Poetry is just the evidence of life. If your life is burning well, poetry is just the ash. Leonard Cohen I have this feeling that in 2018 I burned more life than previous years. Lots has happened: I worked for a startup most of the year. Demanding and rewarding. (1,324 contributions in the last year, says my GitHub.) I went on with restoring the house. Not totally done but happy with what I did.
There’s plenty of books, podcasts, classes out there about staying focused: How to not waste a minute How to make most of your time How to get in the zone Mostly in response to the concerns that many of us have: I can’t focus I am busy I have so many things to do I’ll do this when I have time There’s nothing wrong with acknowledging a problem and looking a solution.
I spent most of the last week harvesting grapes. Yep, I don’t just make software. I also make wine. Moving many crates can take a toll on your backbone. In spite of that, harvesting is fun. The best part is that, while you harvest, you can chat. I was lucky to spend time in the vineyard with my parents and some of our neighbors. I have told and listened to many stories, jokes, adventures, struggles and dreams.
As adults we try to avoid it. Imagine yourself stumbling on a step and falling in the middle of a crowded square. Even if you didn’t do it on purpose you feel stupid, right? We (adults) probably forgot how we learned to walk. .. on the floor, every day, trying it out Seth Godin source And with no fear of feeling stupid. As a developer practicing the art of business, being of the floor and trying it out is the most important thing for me these days.
So how was my 2016? Rewarding I have learned a ton, especially how to pick the right tools for the job. Even more important I have learned how to quickly spot weaknesses in tools, so I am much more effective in making my decisions. I also consolidated my knowledge on a specific technological stack that I can use with confidence. So now I can easily focus on building products instead of pondering over tools.
I am thankful for: my wife. Friend, supporter, companion, accomplice, lover. my kids. Thanks for disrupting most of my plans, for waking me up in the middle of the night and for draining most of my energy. I didn’t know I had so much patience and so much energy under my skin. You are helping me to discover parts of me that I wasn’t aware of. And you are teaching me discipline.
Scott Stevenson is putting together a great initiative to thank Daniel Steinberg. If you spare a few minutes please put together a short video following these instructions To contribute a video, send a download link to [email protected] • Use your phone or any camera • Please record in landscape • 1080p is best, but 720p is OK • Max 15-30 seconds long I am sure Daniel will appreciate.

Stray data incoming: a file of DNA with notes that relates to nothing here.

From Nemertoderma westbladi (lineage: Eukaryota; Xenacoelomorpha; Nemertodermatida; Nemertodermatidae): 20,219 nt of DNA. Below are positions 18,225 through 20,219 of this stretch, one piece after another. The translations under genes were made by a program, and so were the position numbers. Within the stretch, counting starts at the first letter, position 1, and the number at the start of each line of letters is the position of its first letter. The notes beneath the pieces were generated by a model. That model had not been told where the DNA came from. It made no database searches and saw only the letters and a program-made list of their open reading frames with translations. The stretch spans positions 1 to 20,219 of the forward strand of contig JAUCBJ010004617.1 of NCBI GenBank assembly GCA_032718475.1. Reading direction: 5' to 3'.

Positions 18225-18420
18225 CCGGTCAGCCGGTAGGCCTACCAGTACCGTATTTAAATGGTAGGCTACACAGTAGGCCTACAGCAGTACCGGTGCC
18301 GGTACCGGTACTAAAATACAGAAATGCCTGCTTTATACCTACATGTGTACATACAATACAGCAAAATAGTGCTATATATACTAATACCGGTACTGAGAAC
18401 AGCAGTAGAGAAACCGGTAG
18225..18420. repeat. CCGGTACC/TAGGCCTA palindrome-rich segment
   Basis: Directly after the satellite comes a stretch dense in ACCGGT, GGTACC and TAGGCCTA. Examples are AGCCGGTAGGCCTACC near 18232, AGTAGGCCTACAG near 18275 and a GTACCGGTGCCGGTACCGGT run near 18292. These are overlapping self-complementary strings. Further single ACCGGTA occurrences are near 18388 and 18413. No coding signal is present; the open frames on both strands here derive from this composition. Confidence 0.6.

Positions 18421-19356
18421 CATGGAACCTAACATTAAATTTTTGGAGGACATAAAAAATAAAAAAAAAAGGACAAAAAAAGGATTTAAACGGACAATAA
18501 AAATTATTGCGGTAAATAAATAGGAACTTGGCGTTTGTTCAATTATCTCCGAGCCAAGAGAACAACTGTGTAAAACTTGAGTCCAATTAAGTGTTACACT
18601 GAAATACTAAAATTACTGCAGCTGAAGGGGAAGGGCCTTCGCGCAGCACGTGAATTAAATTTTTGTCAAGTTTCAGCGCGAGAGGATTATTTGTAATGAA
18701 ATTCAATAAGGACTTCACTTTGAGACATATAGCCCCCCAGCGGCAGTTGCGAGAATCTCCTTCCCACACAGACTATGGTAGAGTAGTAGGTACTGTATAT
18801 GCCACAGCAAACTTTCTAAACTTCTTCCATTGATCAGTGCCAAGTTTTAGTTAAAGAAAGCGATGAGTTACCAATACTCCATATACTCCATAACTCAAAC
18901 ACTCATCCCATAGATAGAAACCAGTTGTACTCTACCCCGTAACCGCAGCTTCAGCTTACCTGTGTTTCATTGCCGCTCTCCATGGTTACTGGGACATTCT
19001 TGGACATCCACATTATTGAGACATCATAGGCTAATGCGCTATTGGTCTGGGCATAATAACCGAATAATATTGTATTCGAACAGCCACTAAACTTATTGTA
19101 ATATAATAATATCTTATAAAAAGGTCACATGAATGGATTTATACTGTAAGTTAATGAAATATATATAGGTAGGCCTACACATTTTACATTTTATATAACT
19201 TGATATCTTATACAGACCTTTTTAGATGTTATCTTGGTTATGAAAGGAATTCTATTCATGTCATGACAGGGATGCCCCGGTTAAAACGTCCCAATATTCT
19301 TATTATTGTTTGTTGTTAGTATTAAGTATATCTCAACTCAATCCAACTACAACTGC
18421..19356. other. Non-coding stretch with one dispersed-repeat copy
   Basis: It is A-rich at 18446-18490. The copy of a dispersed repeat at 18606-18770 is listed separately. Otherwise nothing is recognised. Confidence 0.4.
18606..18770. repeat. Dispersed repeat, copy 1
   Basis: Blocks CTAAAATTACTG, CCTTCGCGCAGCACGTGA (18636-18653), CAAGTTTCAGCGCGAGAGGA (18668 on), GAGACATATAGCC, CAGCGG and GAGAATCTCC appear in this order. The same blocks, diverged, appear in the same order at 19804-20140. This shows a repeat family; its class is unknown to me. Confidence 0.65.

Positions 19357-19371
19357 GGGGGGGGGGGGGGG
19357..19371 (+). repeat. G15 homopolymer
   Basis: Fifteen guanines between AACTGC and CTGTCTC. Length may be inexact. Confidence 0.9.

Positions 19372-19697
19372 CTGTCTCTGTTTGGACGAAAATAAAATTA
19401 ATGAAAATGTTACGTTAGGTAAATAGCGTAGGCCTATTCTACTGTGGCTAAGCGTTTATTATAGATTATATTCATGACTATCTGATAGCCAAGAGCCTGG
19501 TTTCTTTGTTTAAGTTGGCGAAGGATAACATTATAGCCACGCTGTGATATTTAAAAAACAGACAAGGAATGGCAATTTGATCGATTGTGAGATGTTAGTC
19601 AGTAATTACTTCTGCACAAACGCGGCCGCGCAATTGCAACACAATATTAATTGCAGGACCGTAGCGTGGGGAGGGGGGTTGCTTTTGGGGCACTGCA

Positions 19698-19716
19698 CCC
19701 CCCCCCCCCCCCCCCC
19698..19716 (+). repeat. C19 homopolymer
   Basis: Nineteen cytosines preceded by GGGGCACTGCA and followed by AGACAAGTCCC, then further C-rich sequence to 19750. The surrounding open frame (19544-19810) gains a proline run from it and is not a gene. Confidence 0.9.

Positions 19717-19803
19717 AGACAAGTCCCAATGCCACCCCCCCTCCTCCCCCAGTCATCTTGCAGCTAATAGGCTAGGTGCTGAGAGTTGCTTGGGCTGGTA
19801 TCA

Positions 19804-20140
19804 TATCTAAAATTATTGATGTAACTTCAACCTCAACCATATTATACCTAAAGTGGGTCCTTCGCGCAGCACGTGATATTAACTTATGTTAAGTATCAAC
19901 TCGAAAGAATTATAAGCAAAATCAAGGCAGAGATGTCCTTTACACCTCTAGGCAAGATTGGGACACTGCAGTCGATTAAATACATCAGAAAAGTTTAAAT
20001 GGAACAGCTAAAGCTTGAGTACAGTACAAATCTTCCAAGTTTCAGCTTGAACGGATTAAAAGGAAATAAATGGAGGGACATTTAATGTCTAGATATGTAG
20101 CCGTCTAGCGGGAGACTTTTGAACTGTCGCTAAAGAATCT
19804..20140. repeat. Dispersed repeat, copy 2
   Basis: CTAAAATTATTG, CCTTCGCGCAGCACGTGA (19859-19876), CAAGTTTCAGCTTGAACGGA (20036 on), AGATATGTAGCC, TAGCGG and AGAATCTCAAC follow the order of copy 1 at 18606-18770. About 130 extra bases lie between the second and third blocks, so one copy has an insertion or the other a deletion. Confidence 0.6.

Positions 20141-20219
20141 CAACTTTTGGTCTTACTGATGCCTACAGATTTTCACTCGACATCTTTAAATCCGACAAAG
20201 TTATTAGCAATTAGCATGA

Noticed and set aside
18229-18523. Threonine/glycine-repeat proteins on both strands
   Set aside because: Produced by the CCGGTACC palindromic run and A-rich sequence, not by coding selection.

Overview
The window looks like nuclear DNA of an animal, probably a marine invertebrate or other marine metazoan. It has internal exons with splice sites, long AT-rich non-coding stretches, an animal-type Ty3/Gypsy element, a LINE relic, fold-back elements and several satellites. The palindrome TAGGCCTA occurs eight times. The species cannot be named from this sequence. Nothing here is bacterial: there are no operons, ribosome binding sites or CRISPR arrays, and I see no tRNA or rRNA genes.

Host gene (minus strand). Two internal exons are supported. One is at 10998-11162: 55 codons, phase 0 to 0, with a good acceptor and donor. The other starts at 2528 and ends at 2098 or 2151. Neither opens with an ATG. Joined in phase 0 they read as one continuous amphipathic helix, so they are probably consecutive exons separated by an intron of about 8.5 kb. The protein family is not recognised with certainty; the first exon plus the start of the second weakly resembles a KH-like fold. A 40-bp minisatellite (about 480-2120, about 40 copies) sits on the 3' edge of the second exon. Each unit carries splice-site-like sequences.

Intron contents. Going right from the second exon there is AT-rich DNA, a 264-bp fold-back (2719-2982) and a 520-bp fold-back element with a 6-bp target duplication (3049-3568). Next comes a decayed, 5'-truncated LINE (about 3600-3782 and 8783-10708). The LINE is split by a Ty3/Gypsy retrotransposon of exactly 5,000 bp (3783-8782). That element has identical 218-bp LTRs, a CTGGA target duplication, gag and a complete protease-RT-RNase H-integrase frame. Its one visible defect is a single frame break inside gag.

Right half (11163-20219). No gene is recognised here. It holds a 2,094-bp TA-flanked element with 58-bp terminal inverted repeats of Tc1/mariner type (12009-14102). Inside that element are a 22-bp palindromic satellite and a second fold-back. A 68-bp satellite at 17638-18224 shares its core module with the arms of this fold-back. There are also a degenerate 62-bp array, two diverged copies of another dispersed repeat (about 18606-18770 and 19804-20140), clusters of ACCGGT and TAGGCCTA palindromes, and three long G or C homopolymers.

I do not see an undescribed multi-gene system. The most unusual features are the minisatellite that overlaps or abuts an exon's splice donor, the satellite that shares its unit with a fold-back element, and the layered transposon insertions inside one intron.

These days I am on vacation with my family and friends. As we checked in and got in the rooms we started complaining that they were small, that the elevator was slow and that the wireless was clunky. Yeah, first world problems. I got out a bit to breath some fresh air and skimmed through my Twitter feed. My first world problems were immediately washed away as I read this post by Daniel Steinberg.
Would you speak at our conference? Can I pick your brain about this? Dinner out? We booked a chalet for the next weekend. Feel like skying? Saying no is hard. It really is to me. I don’t particularly love packing my luggage and take a plane. But I am willing to do it if I know I am gonna meet somebody interesting when I land. Taking some time off to listen to somebody’s idea is not my best hobby.
Maybe you can relate to the feeling. Everything, or most of the things happening around you, point you to the same direction. And yet, you have doubts. I remember the first time I visited New York City. It was 2002, a few months after the Twin towers attack. My hotel was midtown, on the 31st. I arrived very late, on a Saturday night, jaded. Sunday morning I woke up, willing to visit Ground Zero.
Motivation. It has been my fuel many times in the past. I’d wake up in the morning and let her feed my engines. No complaints. Really. Now I am living a phase of my life in which motivation is not enough, it’s too much ups-and-downs. I’d have highly productive days mixed with horrible days, in which I can’t get anything done. So a while ago I switched fuel. Now it’s discipline.
A few weeks ago a friend of mine died. He was 89 but I’d still call him “friend”. He was even more than that. A mentor, a person that knew me well and saw me grow. I have been lucky to have known all of my four grandparents and I spent a great amount of time with them. I like to think of my “friend” as the fifth grand parent.